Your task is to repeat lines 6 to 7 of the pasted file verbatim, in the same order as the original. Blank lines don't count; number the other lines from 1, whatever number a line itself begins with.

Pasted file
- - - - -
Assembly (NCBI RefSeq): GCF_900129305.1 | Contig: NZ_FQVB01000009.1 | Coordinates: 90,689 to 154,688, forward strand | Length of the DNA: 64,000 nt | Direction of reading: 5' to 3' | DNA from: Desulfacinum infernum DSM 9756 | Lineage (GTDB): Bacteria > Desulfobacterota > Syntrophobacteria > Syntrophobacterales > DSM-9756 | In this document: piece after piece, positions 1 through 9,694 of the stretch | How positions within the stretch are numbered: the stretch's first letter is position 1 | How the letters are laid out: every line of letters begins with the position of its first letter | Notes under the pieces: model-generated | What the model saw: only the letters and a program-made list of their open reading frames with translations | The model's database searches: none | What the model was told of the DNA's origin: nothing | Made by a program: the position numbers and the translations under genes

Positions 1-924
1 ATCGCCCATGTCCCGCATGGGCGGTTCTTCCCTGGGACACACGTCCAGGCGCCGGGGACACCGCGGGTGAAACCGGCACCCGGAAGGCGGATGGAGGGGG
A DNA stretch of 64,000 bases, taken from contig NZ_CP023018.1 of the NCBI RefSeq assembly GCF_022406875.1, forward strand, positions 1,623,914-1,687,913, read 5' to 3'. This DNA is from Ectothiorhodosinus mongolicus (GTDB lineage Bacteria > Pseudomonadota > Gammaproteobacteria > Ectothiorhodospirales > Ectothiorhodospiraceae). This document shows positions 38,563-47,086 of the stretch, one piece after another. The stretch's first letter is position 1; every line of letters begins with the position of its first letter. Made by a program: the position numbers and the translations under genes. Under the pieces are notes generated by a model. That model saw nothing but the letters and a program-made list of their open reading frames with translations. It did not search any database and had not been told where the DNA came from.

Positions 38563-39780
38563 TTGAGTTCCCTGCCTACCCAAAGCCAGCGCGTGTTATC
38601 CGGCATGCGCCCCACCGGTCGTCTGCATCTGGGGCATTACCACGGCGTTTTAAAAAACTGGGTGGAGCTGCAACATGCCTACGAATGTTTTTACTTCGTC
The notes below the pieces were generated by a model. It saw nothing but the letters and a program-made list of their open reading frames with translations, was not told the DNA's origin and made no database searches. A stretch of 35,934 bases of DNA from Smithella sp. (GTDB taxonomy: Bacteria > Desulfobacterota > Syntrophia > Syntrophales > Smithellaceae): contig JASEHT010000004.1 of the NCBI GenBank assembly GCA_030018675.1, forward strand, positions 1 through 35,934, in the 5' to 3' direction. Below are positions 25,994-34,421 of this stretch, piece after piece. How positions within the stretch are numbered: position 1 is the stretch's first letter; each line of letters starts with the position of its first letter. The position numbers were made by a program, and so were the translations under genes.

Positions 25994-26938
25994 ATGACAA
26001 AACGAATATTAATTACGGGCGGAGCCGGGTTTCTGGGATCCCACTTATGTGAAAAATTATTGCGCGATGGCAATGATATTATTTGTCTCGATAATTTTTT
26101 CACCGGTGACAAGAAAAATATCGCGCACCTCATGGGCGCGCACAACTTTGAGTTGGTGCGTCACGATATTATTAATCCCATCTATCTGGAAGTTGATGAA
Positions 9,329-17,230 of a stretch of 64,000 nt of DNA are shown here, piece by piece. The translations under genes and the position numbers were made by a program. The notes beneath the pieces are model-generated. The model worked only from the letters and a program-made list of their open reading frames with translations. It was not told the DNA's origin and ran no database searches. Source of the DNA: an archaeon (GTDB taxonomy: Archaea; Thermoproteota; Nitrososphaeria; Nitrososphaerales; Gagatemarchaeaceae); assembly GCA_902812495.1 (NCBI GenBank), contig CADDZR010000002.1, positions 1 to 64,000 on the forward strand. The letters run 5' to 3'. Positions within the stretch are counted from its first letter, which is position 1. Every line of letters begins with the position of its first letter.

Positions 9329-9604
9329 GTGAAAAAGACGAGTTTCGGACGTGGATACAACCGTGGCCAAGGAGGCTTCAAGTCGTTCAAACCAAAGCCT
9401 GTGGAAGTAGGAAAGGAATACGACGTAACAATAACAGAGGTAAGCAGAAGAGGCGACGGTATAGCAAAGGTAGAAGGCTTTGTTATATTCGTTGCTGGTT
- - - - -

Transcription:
38563 TTGAGTTCCCTGCCTACCCAAAGCCAGCGCGTGTTATC
38601 CGGCATGCGCCCCACCGGTCGTCTGCATCTGGGGCATTACCACGGCGTTTTAAAAAACTGGGTGGAGCTGCAACATGCCTACGAATGTTTTTACTTCGTC